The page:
188.8.131.52 - 21/02/2009* New: Updated resampler to libsamplerate 0.1.7
Please note that I'm not sure whether SSRC or r8brain is better for resampling. r8brain is a lot slower than SSRC, so hopefully it's a little bit better, but you be the judge. Because of the dramatic speed difference the highest quality SSRC mode is now the default resampling mode (also used for PAL speedup/slowdown). SSRC is somewhat limited in which conversions it likes to do exactly, though. Some sample rate conversions might be declined by SSRC. If you stumble over such a case, just use the "-quality=ultra" option to switch to r8brain instead.
I meant the maintainer of this comparison website:http://src.infinitewave.ca/He gave me some feedback on my early SSRC implementation, based on which I tweaked the SSRC parameters a bit.But I'm still interesting in your comparison, too. Would be nice if you could use the latest eac3to version, because of the tweaked SSRC parameters...As far as I understand the technical comparison website above, SSRC is a rather steep resampling filter with good results, but with "normal" ringing. r8brain filters out quite a lot of the high frequencies, but on the positive side r8brain has very reduced ringing (see pulse graph). So both filters have their advantages and disadvantages, technically.
There are no exact comparisons, I'm afraid. Reading through posts at hydrogenaudio.org shows that SSRC is recommended most of the time. This topic particularly points out one problem with r8brain:http://www.hydrogenaudio.org/forums/index....showtopic=64989By the way, KikeG recommends these command lines for SSRC: http://www.hydrogenaudio.org/forums/index.php?showtopic=7133
Thanks. Well, the guys talking about r8brain there are just looking at the graphs and comment on that.That still doesn't fully satisfy me. But anyway, SSRC is default in eac3to now, while r8brain can still optionally be used. So everybody should be happy.The settings listed there are mainly for dithering. That doesn't apply here because eac3to fetches the full floating point processing result from SSRC. So SSRC's dithering functionality isn't used at all.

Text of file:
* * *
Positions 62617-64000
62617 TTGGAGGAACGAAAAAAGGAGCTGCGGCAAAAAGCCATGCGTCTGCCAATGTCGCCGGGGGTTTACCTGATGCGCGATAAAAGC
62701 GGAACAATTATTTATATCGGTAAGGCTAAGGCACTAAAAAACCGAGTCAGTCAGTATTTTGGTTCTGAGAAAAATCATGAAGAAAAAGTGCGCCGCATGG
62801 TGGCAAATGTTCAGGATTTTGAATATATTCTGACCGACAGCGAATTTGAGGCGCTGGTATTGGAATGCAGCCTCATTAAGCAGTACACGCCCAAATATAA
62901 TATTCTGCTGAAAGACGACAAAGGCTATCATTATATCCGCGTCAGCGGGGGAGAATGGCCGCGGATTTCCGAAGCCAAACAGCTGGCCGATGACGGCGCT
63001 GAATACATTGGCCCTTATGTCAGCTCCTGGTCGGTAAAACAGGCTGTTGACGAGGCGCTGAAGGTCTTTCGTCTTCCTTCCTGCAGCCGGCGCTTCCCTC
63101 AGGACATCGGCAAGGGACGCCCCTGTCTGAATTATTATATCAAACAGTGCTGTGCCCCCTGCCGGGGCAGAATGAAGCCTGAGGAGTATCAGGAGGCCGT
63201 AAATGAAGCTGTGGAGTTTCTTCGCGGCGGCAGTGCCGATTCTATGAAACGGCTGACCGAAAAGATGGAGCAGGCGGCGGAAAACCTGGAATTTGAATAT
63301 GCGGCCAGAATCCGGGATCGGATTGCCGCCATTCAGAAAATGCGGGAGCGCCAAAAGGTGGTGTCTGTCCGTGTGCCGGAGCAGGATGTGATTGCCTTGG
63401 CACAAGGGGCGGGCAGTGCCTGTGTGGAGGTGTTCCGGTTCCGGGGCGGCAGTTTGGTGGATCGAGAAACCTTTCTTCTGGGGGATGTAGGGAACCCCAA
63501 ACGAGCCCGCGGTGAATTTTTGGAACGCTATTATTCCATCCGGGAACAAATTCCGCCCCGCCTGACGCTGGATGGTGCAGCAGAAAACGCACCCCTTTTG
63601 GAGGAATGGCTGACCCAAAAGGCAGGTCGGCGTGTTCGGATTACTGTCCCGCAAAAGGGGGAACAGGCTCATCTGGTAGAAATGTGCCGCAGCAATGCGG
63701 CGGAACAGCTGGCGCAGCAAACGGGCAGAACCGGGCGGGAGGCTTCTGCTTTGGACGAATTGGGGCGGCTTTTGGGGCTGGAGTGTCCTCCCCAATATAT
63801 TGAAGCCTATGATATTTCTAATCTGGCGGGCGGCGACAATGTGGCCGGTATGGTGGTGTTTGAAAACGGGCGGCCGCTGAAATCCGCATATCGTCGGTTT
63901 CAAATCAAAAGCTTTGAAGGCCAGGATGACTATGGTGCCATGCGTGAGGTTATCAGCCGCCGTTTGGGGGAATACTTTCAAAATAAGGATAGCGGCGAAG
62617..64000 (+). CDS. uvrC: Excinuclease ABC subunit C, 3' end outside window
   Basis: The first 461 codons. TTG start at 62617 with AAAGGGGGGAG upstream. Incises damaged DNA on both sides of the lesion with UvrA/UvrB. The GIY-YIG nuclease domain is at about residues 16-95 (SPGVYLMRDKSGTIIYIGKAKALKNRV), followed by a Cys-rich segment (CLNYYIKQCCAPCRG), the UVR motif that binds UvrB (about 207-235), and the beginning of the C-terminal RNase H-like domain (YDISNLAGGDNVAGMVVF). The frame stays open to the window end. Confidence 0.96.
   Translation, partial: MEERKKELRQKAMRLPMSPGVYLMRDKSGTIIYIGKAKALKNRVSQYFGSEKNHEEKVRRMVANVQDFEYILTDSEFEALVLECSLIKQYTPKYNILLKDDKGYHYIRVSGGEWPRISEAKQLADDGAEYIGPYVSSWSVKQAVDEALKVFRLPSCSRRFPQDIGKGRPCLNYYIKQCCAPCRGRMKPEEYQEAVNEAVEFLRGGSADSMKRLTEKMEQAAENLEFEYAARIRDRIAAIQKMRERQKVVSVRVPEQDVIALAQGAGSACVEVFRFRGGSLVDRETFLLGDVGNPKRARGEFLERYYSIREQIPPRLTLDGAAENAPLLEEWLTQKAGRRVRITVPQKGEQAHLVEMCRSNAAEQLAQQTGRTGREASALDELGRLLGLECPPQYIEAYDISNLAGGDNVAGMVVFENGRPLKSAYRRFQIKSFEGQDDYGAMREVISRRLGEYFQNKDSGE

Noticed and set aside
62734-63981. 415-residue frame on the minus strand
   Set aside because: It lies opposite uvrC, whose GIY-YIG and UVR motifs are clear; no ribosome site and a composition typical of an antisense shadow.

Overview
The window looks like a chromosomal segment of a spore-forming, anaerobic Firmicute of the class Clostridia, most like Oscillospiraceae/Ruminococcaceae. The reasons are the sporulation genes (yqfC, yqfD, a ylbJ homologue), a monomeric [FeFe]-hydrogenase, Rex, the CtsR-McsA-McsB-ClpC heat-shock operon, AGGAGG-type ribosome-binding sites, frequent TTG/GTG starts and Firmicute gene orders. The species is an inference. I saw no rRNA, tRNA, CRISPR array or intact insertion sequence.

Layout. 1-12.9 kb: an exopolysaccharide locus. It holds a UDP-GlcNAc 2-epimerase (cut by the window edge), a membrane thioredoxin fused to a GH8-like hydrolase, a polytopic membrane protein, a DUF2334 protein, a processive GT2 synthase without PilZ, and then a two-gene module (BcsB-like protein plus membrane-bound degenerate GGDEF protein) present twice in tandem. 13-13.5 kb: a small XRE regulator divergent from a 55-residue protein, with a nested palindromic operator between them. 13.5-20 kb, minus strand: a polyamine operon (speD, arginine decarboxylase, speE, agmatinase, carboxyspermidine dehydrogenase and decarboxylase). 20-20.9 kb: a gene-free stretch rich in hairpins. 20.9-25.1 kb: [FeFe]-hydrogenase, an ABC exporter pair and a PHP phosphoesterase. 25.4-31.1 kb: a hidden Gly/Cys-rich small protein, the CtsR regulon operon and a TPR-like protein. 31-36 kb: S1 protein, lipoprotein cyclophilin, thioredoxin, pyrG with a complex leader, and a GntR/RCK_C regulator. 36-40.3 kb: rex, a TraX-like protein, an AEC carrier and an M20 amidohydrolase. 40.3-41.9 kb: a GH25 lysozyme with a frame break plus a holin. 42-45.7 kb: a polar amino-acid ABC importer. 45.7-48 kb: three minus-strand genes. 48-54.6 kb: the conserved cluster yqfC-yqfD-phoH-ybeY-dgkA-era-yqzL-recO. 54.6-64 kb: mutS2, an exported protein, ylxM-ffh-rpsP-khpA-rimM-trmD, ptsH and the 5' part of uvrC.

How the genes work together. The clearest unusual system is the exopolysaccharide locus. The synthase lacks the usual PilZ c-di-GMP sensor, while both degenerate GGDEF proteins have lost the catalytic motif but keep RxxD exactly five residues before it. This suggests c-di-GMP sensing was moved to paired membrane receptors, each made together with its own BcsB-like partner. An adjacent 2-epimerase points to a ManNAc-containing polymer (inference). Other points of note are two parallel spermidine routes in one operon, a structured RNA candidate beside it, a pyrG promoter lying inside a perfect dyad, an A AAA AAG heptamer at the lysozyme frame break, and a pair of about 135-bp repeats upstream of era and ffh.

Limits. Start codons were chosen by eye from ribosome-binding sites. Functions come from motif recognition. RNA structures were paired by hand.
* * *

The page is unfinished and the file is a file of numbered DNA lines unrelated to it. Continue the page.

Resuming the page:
I use and prefer SoX, as per the analyses at http://src.infinitewave.ca/
Quote from: Canar on 23 May, 2009, 05:43:27 PMI use and prefer SoX, as per the analyses at http://src.infinitewave.ca/Ditto. In my mind, there isn't a better free resampler...plus it has other notable functions
Quote from: Ron Jones on 23 May, 2009, 10:04:59 PMIn my mind, there isn't a better free resampler...plus it has other notable functions Are your preferences solely based on the specs (graphs) or was there also listening involved ?
In my mind, there isn't a better free resampler...plus it has other notable functions
I have found this page (wich have most of this methods listed), but still not sure what will the best for movies (48 kHz, AC3 artefacts).
Are your preferences solely based on the specs (graphs) or was there also listening involved ?
Sox.exe YourFile.wav --buffer 16384 -f -b 64 -c 1 -t raw -f -b 64 -c 2 - | Sox.exe -t raw -r 48k -f -b 64 -c 2 - --buffer 16384 -t raw -f -b 64 -c 2 - rate -p 18 -v 50002 | sox.exe --buffer 16384 -t raw -r 48k -f -b 64 -c 2 - -s -b 32 High_Slower_Resampled_Stereo.wav
Anyone know what resampler use LAME? I have tried to look into code, but was unsuccessful.
Quote from: ZinCh on 29 May, 2009, 01:36:31 PMAnyone know what resampler use LAME? I have tried to look into code, but was unsuccessful.IMHO it is called bandlimited interpolation (with Blackman window).
Sorry for re-activating old topic, but this site seams like professional compareson of srcs.http://src.infinitewave.ca/
Considering that the thread topic is Best quality resampling method, what is the best way of applying dither using SoX (as plugin and as standalone)?
I get asked questions like "SoX is a great resampler but I also want it to apply great dither, how?" all the time (because I happen to use foobar2000 a lot), but I can't give authoritative answers.
SSRC (HP) tuned by EAC3TOSSRC (HP)